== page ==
Does this sound like your organization? You went “all-in” on cloud and migrated all your workloads to a public cloud to keep pace with the tech landscape. However, you quickly realize that instead of a streamlined cloud environment, you now have multiple cloud and storage services spread across multiple cloud hosting environments. Data egress costs are skyrocketing and it’s difficult to even pinpoint which apps or workloads are causing the issue. Not to mention you still have lingering performance and security concerns when it comes to all that data.
If this sounds like your current cloud strategy, you’re not alone. Many organizations across the private and public sector are in the same boat, trying to get a hold of their cloud strategies amid increasingly complex cloud environments. The truth is using multiple public clouds CAN help you benefit from best-of-breed capabilities or handle integration challenges. However, this adds many layers of complexity to already complex IT environments.
The answer? Gaining control over your existing applications and environments so you can develop an overarching plan to modernize, implement proper governance, and execute on your cloud strategy.
In short, you need a hybrid cloud strategy that helps you integrate your platforms while deciphering where workloads belong between your public, private, and on-premises environments. A hybrid cloud by design approach is your best cloud strategy because it involves careful consideration of each app and workload and ensuring optimal cost and performance efficiency all while keeping security top of mind.
How Hybrid Cloud Helps You Hit the “High Five”
Cloud is not a “place” nor is it a particular brand. There are five pillars of cloud as part of cloud’s operating model or “the high five” that apply to both public and private cloud:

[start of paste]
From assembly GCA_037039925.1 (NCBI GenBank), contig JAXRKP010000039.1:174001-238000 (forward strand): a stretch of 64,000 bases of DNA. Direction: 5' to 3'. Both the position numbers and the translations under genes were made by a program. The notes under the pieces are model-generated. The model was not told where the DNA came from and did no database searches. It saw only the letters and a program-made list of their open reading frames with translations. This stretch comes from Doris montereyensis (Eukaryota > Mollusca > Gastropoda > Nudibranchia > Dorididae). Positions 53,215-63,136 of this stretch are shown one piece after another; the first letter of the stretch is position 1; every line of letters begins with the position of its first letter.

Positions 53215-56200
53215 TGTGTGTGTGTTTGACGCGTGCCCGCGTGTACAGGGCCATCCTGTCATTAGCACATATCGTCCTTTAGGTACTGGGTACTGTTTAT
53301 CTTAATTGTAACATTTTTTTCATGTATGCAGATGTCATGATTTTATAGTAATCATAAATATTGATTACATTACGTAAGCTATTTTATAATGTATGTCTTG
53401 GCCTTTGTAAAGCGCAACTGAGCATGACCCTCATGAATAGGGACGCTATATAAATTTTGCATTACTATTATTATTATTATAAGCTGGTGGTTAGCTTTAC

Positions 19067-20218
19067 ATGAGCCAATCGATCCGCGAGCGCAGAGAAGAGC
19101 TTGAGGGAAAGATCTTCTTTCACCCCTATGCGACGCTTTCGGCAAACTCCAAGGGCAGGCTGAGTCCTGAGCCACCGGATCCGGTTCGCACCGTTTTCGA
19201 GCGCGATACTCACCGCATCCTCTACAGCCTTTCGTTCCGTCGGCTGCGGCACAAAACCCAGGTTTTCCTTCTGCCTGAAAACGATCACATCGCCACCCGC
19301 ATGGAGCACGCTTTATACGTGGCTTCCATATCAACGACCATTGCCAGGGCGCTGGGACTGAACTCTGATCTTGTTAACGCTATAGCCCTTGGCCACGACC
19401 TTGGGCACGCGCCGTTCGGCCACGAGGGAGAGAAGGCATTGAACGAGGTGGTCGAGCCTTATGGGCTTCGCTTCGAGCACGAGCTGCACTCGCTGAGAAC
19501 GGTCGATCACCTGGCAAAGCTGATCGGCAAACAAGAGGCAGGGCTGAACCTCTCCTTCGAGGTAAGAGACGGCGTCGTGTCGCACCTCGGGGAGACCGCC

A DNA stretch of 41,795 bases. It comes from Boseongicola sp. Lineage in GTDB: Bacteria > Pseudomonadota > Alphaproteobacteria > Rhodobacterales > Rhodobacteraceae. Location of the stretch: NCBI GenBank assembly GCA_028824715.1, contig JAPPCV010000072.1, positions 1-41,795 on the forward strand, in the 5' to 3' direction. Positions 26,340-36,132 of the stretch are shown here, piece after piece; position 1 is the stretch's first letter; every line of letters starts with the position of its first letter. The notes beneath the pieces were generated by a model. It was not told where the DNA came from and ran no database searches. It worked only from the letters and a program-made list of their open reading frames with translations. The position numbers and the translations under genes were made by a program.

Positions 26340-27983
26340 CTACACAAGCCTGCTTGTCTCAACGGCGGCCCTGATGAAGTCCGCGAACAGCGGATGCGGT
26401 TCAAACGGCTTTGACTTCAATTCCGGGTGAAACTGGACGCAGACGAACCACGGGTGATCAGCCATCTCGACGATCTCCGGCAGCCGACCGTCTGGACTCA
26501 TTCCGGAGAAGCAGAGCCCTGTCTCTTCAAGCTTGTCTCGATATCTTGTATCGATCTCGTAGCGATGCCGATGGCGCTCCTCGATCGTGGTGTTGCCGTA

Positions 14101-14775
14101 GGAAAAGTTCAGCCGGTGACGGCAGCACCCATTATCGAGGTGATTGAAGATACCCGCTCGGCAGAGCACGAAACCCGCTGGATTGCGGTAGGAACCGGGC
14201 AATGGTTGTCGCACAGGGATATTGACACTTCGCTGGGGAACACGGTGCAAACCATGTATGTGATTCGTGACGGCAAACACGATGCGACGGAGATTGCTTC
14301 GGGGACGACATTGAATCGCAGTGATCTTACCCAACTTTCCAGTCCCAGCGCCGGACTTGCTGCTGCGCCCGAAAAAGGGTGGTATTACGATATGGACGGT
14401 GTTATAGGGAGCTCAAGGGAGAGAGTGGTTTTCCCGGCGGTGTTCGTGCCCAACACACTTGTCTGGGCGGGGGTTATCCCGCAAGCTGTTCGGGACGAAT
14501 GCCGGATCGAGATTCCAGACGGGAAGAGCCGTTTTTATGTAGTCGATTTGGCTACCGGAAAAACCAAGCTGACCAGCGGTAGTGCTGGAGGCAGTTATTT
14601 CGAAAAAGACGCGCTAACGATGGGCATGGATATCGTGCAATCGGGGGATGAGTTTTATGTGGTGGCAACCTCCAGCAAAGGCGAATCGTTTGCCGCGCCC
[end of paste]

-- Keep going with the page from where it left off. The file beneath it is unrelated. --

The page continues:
1. On-demand self-service: The ability to quickly build, deploy, schedule, manage, and report on business services through an intuitive user interface.
2. Broad network access: Access to hosted resources from a broad range of end-user devices (such as smartphones, tablets, and PCs).
3. Resource pooling: The ability to logically pool physical resources and allocate them to suit your current needs.
4. Rapid elasticity: The ability to grow on-demand.5. Measured service: The ability to meter services and provide consumption-based billing.
If hybrid cloud is the ultimate destination, then the journey starts with a single cloud moving to multiple clouds: one or more private clouds with varying degrees of interoperability.
A hybrid cloud deployment, on the other hand, is an evolution of this environment that consists of both private and public clouds as well as edge deployments managed as a unified infrastructure.
Hybrid Cloud by Design
Taking a hybrid cloud approach means you’re empowered to pick the best-of-breed solution for each application or workload- whether this includes a private cloud that runs in your own data center or co-location environment. By running workloads in their best-suited environment, you can maximize efficiency, improve security, and potentially reduce costs.
However, transitioning to cloud is rarely a simple “lift and shift” and different workloads require different approaches to migration. That could involve refactoring applications or completely rewriting them from scratch, which can be costly, time-consuming and involve certain IT skills.
A hybrid cloud by design approach means taking an in-depth look at your environment to see where each workload makes the most sense. Some cloud-native apps are well suited to public cloud while some will benefit from the capabilities of vendor-specific clouds. Others may be better suited to a private cloud or co-location environment.
- Cloud-native apps are easier to move to public cloud. Consider doing this for workloads that are lightweight in terms of compute, memory and storage requirements. But also consider whether those workloads have dependencies on other workloads and how that might affect cost, performance and security.
- Older legacy workloads that are essential to running an organization- such as a custom ERP system or complex data warehouse solution – tend to be large consumers of data, network and compute resources and may be better on-prem. Also consider performance and licensing requirements.
- Integration is another consideration. If you want the ability to move data back and forth, you’ll need to understand which protocols that workloads share, and which technologies and skill sets are required for integration.
This blog is an excerpt from “Your Hybrid Cloud Playbook: From Cloud First to Cloud by Design.” Download the full playbook here.
Want to learn more? Reach out to our team and see how Iron Bow and our partners at Dell Technologies can help your organization develop a hybrid cloud by design strategy. Contact Us